The chief executive of
said Tuesday that his company is "on target" to achieve long-term revenue and earnings growth goals.
Jim Mullen told analysts that the company expects to achieve on average 15% revenue growth and 20% EPS growth between the years 2003 and 2007, reaffirming earlier growth forecasts. He noted that Wall Street analysts are predicting revenue growth of 17% to 18% and EPS growth of 16% to 21% this year.
Mullen said research and development spending will be in the range of 30% to 31% as a percentage of revenue for the next several years, and net margins will be in the range of 23% to 25%.
"We're in great shape," said Peter Kellogg, the company's chief financial officer, adding that the company has the third highest profit margins in the biotech industry. He said Biogen Idec has "ample balance sheet capacity" to invest substantially in R&D and make small, strategic acquisitions. (The company was created by the merger of Biogen and Idec Pharmaceuticals in November 2003.)
Kellogg said the company's R&D spending as a percentage of revenue is higher than that of the average biotech company or the average Big Pharma company. He added that the company's commitment to R&D "positions us with explosive potential for growth."
Biogen Idec's presentation to analysts occurred a week after the FDA approved Tysabri, the much-awaited multiple sclerosis drug developed and marketed with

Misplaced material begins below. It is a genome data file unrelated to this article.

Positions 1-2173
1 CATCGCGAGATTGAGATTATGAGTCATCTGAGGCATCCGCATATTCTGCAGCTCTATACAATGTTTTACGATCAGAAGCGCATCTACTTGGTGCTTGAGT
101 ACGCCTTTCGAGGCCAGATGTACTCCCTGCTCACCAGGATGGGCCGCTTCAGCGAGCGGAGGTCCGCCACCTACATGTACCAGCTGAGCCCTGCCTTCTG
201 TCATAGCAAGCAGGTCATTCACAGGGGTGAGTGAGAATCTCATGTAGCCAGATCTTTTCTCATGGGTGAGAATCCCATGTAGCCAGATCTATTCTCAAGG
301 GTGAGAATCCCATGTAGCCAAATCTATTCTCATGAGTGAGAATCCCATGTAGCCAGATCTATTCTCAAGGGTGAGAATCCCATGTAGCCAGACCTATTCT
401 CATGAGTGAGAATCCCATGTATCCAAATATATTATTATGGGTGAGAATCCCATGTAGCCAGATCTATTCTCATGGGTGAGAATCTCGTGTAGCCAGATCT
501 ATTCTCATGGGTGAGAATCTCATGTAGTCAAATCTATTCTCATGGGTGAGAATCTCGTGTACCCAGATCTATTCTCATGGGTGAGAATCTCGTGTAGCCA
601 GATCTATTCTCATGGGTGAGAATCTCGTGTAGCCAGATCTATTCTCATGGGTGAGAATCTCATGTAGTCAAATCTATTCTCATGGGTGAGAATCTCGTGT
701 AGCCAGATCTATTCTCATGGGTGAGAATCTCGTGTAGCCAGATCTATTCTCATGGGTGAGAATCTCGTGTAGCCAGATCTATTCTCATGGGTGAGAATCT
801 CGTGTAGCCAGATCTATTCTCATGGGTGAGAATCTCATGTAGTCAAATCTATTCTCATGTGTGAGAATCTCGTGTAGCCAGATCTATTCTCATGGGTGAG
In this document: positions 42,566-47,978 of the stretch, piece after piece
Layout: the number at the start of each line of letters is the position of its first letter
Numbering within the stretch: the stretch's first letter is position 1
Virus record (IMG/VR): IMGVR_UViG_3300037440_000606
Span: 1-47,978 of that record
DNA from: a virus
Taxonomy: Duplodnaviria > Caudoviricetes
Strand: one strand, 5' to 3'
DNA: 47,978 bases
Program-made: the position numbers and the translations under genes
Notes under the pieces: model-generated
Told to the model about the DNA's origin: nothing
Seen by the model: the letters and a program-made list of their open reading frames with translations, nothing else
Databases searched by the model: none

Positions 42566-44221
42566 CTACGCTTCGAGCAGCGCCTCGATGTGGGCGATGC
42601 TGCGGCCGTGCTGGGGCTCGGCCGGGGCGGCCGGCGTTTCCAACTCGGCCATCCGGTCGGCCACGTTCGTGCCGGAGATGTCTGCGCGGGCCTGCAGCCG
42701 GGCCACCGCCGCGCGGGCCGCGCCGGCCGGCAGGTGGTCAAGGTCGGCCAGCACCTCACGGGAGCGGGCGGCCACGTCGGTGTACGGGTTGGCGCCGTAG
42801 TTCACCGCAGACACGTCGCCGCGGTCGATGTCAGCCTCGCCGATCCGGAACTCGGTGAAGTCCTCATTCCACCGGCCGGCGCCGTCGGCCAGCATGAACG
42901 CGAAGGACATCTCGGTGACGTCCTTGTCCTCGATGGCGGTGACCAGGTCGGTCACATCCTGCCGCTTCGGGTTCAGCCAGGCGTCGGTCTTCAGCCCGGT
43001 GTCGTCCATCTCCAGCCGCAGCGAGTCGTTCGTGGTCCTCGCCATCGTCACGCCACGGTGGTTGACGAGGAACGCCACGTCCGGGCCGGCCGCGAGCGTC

, which was called Antegren while in development. "Tysabri is the tip of the iceberg," Mullen said.
Tysabri is one of several drugs being tested for other uses. For example, the company expects phase II clinical trial results in mid-2005 for Tysabri as a treatment for rheumatoid arthritis. Phase II is the second of three rounds of clinical tests before a drug is submitted to regulators.
Tysabri is also being tested as a treatment for the chronic, debilitating gastrointestinal ailment called Crohn's Disease. In September, the companies filed an application with the European Union for this indication. Test results from another phase III test are due in mid-2005; then the companies will decide about seeking U.S. approval.
In another collaborative effort, Biogen Idec is working with partners to test Rituxan as a treatment for rheumatoid arthritis. Rituxan is now available for non-Hodgkin's lymphoma. The partners are
. They expect data from a phase III test by the first half of 2005.
And in yet another partnership, Biogen Idec is working with a German company, Fumapharm, to develop a second generation drug called BG-12 for treating psoriasis and rheumatoid arthritis. The German company developed the first generation compound, which it sells in Germany. But the big drawback is a high rate of gastrointestinal side effects, said Dr. Evan Beckman, Biogen Idec's vice president for medical research-immunology.
Beckman said tests show that BG-12 has less than a 5% gastrointestinal side effect rate compared to an almost 50% rate for the first generation drug. Beckman said phase III test results should be ready by year-end, enabling the filing of an application in Germany next year. He didn't discuss a timetable for seeking U.S. approval.
In a related matter, Biogen Idec announced after markets had closed Monday that William R. Rohn, its chief operating officer, will retire effective Jan. 31. The company said his duties will be assumed by Mullen and other senior managers effective today. Prior to the merger of Biogen and Idec, Rohn was chief operating officer at Idec.